I can remember it like it was yesterday. Flop! The atlas-sized exam hit the rickety student desk in front of me. I was a deer in headlights. A year’s worth of notes had been erased completely from my memory. How could this happen? American history had been my best subject all year and I could not remember a thing. What was I going to do? If I failed this test I could be condemned to another year of junior high school, and lose my chance of trying out for the FDR High School baseball team. I had to pass this test. I had to pass!
Then, suddenly, I remembered a Saturday afternoon when my family and I went to the FDR Presidential Library and Museum. My memories of that visit were as clear as day. I could picture every exhibit about the Roosevelts, the President’s car, and FDR’s Private Study, which he used to deliver some of his famous “fireside chats.”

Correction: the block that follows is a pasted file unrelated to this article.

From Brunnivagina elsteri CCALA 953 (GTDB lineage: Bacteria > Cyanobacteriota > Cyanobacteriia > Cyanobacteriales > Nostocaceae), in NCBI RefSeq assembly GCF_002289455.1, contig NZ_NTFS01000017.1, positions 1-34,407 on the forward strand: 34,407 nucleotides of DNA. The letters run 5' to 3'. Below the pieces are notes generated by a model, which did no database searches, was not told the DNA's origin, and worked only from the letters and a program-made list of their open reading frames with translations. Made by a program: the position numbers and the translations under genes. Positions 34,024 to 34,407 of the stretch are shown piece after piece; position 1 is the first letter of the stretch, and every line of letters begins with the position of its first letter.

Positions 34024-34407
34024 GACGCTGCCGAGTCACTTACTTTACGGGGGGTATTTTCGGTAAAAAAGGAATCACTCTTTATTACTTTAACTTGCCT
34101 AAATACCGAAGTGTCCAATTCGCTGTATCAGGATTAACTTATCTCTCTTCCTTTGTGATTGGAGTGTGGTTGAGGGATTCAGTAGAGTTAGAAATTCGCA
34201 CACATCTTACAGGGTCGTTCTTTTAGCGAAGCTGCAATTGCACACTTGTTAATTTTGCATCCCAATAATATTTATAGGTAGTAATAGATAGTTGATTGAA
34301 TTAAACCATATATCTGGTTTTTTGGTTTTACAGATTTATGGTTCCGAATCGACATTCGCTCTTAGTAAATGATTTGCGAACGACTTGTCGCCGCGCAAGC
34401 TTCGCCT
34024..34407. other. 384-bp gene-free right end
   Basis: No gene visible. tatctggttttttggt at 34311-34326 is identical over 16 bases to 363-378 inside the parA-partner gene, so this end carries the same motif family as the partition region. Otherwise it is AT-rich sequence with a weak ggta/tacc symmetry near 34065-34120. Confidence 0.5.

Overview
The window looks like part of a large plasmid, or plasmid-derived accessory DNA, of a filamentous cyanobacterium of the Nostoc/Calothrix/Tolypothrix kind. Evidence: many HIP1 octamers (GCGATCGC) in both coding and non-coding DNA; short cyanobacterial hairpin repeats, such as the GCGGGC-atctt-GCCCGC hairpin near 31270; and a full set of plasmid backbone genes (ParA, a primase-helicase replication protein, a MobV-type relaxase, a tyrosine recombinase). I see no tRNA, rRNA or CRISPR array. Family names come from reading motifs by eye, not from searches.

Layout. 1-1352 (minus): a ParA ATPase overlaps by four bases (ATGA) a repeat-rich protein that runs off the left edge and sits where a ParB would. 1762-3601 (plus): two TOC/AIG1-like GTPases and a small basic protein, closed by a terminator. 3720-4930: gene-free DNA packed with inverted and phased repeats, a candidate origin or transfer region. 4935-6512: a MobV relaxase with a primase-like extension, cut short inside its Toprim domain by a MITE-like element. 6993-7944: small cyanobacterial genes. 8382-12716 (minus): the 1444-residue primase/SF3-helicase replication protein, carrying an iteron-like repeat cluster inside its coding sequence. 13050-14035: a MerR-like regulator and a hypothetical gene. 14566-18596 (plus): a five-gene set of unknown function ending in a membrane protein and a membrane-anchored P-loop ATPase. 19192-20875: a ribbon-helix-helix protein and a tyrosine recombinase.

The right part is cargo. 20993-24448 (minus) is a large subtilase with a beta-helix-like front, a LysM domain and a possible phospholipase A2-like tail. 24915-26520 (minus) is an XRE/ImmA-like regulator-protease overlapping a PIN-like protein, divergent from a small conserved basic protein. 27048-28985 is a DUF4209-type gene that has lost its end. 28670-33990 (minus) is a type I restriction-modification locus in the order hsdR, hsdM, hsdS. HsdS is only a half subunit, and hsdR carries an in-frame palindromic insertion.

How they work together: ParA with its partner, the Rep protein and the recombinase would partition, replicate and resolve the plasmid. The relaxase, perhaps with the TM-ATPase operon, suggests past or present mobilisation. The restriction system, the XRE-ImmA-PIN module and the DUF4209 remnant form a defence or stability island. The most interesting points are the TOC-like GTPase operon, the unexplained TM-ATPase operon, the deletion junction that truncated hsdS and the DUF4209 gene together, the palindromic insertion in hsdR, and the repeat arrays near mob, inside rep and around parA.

I flipped through the essay questions, and quickly spotted one that I could answer. “What was President Roosevelt’s ‘Day of Infamy’ speech about?” Yes! I knew this one! My number 2 pencil tried to keep up with the memories that raced through my head of my day at the museum. Surely, I was on my way to an “A.” Then, all of a sudden, my writing hand came to a screeching stop. In an awkward pause I asked myself, “Was Pearl Harbor on December 7, 1941 or 1942?” Oh, no…
Today, I am proud to say that I passed my eighth grade American history exam, and now work in my home town of Hyde Park, New York as the Special Events Coordinator for the Franklin D. Roosevelt Presidential Library and Museum. I have worked at the Presidential Library for almost 6 years coordinating conferences, education programs, and group tours. I also operate audiovisual equipment for public functions at the Henry A. Wallace Visitor and Education Center, and Pare Lorentz Film Center.
There are still times when I think back to that test and wonder what might have happened if I didn’t pass. Let’s just say that I’m glad that I remembered the year 1941.